Album: The Root of All Evil
The room turns red. You can feel the muscles of your face—relaxed only moments ago—tighten into a sneer, first, then a grimace, and finally a scowl. You know it’s in your head, but your skin seems hot and tight, as if you can actually feel your blood boiling. The muscles in your hands clench, followed shortly thereafter by the sinewy strands of flesh in your forearms. Veins bulge, pulse quickens, blood pressure skyrockets—your insular cortex going into overdrive as every synapse throughout your brain fires in synchrony, practically frying your adrenal glands. Adrenaline pours into your blood like water out of an opened fire hydrant. Those portions of your brain—your frontal cortex, for rational decision making, and your mesial temporal lobes, for memory—fried. You revert to your metencephalon, a fancy word for your most primal “lizard” brain, shedding propriety like a snake sheds skin. Everything goes quiet just long enough for you to hear, ever so distantly, faintest snap, as though the last thing holding your humanity collapsed under the weight of immeasurable loathing.
Your vision clouded, ears ringing, hands drenched in sweat. All you know is hate.
As it stands, that description manages not only to capture what I must have looked like moments before pressing play on The Root of All Evil, but the actual atmosphere and energy possessed by Spite’s third full-length release. Cruel, crushing and cunning, Spite have once more outdone themselves, pushing beyond Nothing Is Beautiful and its introspective, gloomy motif and into something much more rambunctious. Spite take the energy that made their self-titled release take off so well, combine it with the bleak social outlook abundant on Misery and Nothing is Beautiful and add a distinctly more metallic and malevolent sheen, giving listeners—and deathcore as a genre—one of the finest musical offerings 2019 has received thus far.
Those of you familiar with these Californian crushers—the Spite Cult—have a sense of what you’re in for when you press pay. But to the others—the uninitiated—you’re in for a wild ride. Since the band’s debut EP, they have consistently pushed their sound, not necessarily into new genres, but into new extremes of depravity, insanity and intensity. That holds true when It comes to The Root of All Evil. Instrumentally, the record is driving, energetic and unremitting for it’s entirety. Percussionist and producer Cody Fuentes worked with session drummer Josh Miller to hammer their way through eleven tracks of Hell with what is, without question, Spite’s finest percussive effort yet. Combining elements of metal almost reminiscent of thrash with bludgeoning deathcore, Fuentes and Miller are A dynamic duo at their finest. Songs like “Judgement Day” see him letting loose some of his more rudimentary, thrashy elements while others—“The Offering” and “Remember This?”—are more technical, combining speed and flashy fill work to keep the listener hooked. All the while, the band’s bass booms, brought to life by Ben Bamford. Bamford provides a thick low end that keeps the breakdowns feeling low and filthy, while still lending itself well to the more metallic moments abundant throughout the record, namely on the titular lead single, or on “All I Know Is Hate.” Bamford works with Miller’s drumming to lay the foundation for guitarists Alex Tehrani and Lucas Garirrigues. The Root of All Evil sees Tehrani and Garirrigues at their finest. Hands down. We finally see a true solo out of Spite (more than one, even), and much more frenzied, intense fretwork, especially through the back half of the record. This isn’t to say the band have lost their penchant for being stupidly heavy, as Tehrani and Garirrigues bring nothing but ignorance on “Doom” and the opening track, “Reign In Hell.”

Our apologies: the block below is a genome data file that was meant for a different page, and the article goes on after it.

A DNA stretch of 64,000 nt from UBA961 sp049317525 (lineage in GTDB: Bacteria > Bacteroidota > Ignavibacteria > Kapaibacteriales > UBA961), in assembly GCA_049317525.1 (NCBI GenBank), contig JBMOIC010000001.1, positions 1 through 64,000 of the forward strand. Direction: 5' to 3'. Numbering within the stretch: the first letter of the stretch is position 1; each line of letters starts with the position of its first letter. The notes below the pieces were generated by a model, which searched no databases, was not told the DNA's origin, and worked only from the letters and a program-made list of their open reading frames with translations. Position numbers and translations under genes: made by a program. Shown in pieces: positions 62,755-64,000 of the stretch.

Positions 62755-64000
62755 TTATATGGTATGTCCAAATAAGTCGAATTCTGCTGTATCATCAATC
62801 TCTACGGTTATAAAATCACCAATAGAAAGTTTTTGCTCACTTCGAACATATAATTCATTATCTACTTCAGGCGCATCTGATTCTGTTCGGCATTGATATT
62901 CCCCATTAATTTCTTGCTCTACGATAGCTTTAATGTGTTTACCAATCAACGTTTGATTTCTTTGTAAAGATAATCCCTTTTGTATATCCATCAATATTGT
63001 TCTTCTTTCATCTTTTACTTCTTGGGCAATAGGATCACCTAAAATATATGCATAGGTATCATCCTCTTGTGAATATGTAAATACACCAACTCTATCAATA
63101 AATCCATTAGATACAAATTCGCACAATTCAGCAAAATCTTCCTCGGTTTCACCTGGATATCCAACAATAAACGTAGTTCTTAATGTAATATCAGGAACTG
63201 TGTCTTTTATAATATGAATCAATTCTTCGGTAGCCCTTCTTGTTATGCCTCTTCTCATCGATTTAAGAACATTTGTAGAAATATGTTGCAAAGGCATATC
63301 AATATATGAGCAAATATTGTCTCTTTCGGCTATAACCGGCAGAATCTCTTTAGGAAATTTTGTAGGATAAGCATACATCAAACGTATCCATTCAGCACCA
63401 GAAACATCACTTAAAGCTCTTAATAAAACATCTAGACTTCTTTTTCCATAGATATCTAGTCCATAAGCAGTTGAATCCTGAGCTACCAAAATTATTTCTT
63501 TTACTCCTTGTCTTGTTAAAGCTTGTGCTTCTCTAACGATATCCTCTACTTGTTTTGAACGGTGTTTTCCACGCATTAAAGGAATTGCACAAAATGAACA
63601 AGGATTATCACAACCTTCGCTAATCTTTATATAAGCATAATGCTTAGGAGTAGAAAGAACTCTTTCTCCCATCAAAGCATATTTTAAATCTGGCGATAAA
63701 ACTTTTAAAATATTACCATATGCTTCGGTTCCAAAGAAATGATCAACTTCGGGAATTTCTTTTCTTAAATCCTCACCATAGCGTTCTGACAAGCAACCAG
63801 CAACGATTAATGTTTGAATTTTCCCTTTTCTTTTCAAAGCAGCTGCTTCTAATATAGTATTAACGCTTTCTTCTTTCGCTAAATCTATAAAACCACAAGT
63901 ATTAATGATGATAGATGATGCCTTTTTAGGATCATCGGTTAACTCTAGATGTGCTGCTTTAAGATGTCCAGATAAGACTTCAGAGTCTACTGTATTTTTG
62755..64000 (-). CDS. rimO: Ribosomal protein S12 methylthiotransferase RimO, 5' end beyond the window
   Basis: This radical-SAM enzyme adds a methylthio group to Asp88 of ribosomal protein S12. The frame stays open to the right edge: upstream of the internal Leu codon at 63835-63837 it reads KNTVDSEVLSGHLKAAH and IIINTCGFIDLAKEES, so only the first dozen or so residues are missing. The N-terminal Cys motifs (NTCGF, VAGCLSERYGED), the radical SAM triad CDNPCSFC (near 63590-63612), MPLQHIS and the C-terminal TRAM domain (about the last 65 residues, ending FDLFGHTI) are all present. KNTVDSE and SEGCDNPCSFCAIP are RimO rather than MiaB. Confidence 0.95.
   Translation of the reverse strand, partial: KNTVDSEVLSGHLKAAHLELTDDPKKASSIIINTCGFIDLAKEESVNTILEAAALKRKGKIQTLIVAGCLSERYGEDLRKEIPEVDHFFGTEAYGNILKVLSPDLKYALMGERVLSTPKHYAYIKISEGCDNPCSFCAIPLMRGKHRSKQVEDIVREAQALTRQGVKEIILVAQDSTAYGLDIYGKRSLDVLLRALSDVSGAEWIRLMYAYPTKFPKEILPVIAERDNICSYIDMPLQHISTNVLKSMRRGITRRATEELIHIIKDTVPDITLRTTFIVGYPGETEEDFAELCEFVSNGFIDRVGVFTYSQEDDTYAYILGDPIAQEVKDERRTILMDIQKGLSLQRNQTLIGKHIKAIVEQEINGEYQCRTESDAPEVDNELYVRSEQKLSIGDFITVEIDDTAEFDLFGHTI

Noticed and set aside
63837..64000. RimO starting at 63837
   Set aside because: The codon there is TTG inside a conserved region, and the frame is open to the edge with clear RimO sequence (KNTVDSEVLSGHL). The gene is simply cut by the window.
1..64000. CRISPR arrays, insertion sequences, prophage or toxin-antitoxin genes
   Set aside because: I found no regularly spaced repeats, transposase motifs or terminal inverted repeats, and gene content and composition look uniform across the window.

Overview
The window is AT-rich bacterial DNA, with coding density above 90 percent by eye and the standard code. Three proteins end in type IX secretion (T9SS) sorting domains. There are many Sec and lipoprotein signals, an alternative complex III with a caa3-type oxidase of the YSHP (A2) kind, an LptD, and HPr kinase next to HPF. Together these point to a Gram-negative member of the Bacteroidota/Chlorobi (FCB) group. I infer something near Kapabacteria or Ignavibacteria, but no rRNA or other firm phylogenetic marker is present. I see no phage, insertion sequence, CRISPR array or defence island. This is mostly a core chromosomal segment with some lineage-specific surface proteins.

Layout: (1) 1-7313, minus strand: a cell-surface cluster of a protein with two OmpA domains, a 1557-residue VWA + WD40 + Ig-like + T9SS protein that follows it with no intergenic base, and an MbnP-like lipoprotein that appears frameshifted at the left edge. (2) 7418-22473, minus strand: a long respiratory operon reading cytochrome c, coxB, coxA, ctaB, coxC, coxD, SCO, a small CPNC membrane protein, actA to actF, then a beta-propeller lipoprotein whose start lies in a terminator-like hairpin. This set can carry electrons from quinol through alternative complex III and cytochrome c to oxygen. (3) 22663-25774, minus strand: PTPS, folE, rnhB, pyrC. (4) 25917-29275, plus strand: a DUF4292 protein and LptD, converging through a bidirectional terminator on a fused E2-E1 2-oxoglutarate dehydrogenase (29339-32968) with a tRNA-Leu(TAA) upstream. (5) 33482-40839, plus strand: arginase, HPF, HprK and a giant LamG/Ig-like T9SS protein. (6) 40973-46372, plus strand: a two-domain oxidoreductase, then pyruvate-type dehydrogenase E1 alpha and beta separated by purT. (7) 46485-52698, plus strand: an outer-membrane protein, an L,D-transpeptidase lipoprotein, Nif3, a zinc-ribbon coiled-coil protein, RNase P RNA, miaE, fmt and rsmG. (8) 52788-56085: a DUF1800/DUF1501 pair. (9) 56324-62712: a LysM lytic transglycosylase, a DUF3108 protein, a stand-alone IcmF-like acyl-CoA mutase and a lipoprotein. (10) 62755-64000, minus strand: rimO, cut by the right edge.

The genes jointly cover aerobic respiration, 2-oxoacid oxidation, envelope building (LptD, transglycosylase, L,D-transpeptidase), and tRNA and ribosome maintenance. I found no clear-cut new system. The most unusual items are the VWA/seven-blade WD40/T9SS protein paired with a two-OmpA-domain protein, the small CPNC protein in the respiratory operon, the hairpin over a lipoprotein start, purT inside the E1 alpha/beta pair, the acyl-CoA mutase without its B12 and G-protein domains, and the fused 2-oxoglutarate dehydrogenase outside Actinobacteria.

That voice in your head—the one mentioned before, the one you hear echoing as your fingers slip, trying to grasp the last, smoothed corners of your sanity—it probably sounds a lot like Spite’s frontman, Darius Tehrani. Tehrani—a vocal powerhouse—has rightfully earned his notoriety when it comes to several aspects of his work with Spite; his stage presence, his lyricism and, most crucially, his raw vocal talent. The Root of All Evil capitalizes on all of those. From the first seconds of “Reign In Hell,” Tehrani comes at the listener full-force, touching on taboo topics and using vivid, gruesome and primal imagery to evoke a variety of sensations and feelings in the listener, sprawling from lust to lurid violence. “Reign In Hell,” alongside “Deadset” and “Remember This?” are personal favorites, as Tehrani pulls out all new tricks, aligning his vocal patterning with snare flams and flashy fretwork to create a hard, emotional punctuation in the song. “Reign In Hell” does this best, and when the listener hears and digests the lyricism, they’ll understand why. Tehrani, to many, is Spite—and while his ability to work excellently with Fuentes, Alex and the remainder of the band is worth a fair share, it wouldn’t be a stretch to say that Tehrani’s lyricism, vocal prowess and demeanor make Spite Spite.
There’s blood on your hands, spattering your cheeks and chest and spraying the walls in a distinctly arterial pattern. You don’t know why it’s there. You can’t remember what happened. You were possessed—inhabited—by something evil, but ultimately of your own creation. You fell victim to Spite, and their crushing magnum opus, The Root of All Evil. Violent, visceral, unapologetic and thought provoking, Spite’s long-awaited follow-up to Nothing is Beautiful is a masterwork of contemporary heavy music, channeling nu-metal, thrash, deathcore, and all the satellites of subgenres in between to create something that might just be The Root of All Evil.
For Fans Of: Slaughter to Prevail, VCTMS, Angelmaker, Bodysnatcher, Chelsea Grin
By: Connor Welsh